ByzRc said...

It would seem that Mr. Johnson's wants are consistent with what the Council intended and what the GIRM demands. Seems reasonable to me.

Joseph Johnson said...

Jose,
I take it that you choose not to comment on a priest changing the approved English words of the Mass . . .

Joseph Johnson said...

Because the current Ordinary Form (Novus Ordo) Mass has so many options with its different parts, (eg. Penitential Rite, Canon, etc.) and it seems to be solely within the priest's discretion as to which options will be used (and which options will not be used, if ever), it appears that, in fact, each priest is the "editor" of what version of the Ordinary Form a group of worshipping Catholics with get to experience. This is true even if that priest is faithful to the approved formulas for the Mass contained on the pages of the Missale Romanum. This is the lawful liturgical regime that the Church operates under (in the Ordinary Form). I am a critic of this situation and believe that we should return to a Mass with less options more along the lines of the EF. Then Mass would just be Mass--no options to prefer or argue about.

Beyond that, some priests will also "edit" what the Church has approved in that OF Missal and change the words of the prayers as they think best. Isn't there some "me first" and "my wants (and opinions) should be decisive" going on with the priests who do this?

ByzRC said...

Joseph Johnson - Agree. Too many options. Too many ways for someone to inflict their own personal style upon the mass almost creating their own version of this prayer. Yes, these options are valid but, they potentially lead to the creation of a cult of personality, ad-libing, pitting priest against priest (Ex. "Fr. 'A' is not with the times, he always chooses to say all the longest prayers. Thank goodness he only says mass every third week!") etc. I'm fortunate where I live that many priests are more traditional therefore, the confeitor isn't banished to lent/advent, the Kyrie is sung, the canon is regularly recited on Sundays and appropriate octaves. Yes, there are many who rarely deviate from the alternate 'penitential' rite and I'm convinced that all the pages surrounding EP II must be glued together in the altar missal when they celebrate but, that is their option and enough priests do not do this that it is tolerable.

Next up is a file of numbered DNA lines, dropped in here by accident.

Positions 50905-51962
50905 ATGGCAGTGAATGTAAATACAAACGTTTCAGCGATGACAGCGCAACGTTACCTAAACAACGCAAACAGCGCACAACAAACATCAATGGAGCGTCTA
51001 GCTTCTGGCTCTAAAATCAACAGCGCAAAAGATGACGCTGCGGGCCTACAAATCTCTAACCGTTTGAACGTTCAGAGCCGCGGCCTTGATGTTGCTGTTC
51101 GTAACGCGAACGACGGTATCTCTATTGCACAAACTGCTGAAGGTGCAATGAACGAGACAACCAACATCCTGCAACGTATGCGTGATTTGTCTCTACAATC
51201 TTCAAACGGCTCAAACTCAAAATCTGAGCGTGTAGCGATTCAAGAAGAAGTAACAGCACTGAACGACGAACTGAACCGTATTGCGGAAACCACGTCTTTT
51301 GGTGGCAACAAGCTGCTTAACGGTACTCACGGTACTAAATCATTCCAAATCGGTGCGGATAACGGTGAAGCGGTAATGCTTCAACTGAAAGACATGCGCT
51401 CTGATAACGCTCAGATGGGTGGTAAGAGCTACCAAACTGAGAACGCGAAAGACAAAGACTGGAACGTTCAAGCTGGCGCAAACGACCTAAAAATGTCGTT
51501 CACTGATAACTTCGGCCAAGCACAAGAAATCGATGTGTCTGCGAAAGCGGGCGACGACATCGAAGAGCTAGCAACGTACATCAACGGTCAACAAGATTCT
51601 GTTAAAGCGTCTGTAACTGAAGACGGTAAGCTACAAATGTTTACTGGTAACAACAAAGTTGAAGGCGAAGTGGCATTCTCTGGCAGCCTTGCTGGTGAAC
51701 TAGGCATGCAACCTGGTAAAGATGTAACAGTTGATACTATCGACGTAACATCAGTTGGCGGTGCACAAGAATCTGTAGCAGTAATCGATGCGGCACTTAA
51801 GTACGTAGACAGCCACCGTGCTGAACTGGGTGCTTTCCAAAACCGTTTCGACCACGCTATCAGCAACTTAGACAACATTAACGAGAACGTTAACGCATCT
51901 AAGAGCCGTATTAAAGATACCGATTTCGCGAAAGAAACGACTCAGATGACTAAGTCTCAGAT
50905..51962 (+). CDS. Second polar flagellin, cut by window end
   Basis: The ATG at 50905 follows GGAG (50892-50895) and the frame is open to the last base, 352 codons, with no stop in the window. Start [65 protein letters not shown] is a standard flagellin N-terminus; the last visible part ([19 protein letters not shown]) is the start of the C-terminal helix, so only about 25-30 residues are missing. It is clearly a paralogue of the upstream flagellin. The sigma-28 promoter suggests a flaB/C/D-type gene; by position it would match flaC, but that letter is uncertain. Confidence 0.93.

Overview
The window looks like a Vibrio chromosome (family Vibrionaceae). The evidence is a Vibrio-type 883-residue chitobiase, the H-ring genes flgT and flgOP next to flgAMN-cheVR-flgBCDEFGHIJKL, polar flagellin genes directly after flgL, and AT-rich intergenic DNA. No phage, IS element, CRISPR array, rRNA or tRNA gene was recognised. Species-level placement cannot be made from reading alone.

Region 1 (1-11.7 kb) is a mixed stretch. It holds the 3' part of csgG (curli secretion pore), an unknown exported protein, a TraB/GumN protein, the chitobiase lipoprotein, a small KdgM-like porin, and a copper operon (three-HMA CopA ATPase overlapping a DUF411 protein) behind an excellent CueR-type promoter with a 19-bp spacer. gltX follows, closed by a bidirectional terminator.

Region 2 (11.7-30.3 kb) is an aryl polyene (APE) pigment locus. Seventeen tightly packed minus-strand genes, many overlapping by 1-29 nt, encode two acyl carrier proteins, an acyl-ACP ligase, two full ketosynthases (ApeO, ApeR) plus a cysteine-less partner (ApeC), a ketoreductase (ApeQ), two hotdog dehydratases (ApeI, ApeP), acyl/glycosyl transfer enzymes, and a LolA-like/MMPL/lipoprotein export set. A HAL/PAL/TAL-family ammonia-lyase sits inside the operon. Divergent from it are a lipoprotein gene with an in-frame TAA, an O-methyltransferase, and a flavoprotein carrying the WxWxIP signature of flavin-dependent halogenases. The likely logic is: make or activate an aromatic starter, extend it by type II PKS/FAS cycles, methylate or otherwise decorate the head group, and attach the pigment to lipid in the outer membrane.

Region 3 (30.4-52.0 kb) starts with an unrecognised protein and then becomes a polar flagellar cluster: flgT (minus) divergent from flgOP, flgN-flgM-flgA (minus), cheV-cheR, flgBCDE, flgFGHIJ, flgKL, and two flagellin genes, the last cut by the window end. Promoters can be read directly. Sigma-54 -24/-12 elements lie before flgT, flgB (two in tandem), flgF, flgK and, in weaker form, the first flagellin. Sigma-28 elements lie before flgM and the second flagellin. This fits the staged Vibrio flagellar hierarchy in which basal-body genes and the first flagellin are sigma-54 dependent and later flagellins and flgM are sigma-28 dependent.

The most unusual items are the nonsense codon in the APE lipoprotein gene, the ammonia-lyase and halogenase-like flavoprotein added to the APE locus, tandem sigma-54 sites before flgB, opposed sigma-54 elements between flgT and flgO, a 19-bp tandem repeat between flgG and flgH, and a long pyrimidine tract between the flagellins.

The EF demands discipline, attention to detail, supplication....all the things we should do to humble ourselves before our Lord, giving our absolute best and not participating in Mass as entertainment or, political statement. This when coupled with Ad Orientem posture leaves us with a priest celebrating mass...it doesn't matter if it's the Pope, a Bishop, Parish Priest, a Monk whomever...it's a priest celebrating and supplicating himself, not a personality who risks celebrating himself and those around him.

Joseph Johnson - Your comments are valid, not self-centered or, me/my driven. Perhaps your reflections are rooted in experiences that have frustrated many within the church over the last 50+ years. If yes, that is understandable as all we want to do is glorify and supplicate ourselves before our Lord, not man, with focused prayer. Last, as I have never cared for bullying, should my statement and my support open me up to the unsolicited ridicule, judgement, correction and agenda by another who has been posting here, so be it.

Joseph Johnson said...

ByzRC,
I'm 56, so yes, my reflections are rooted in experience. Thank you so much for the support and kind words . .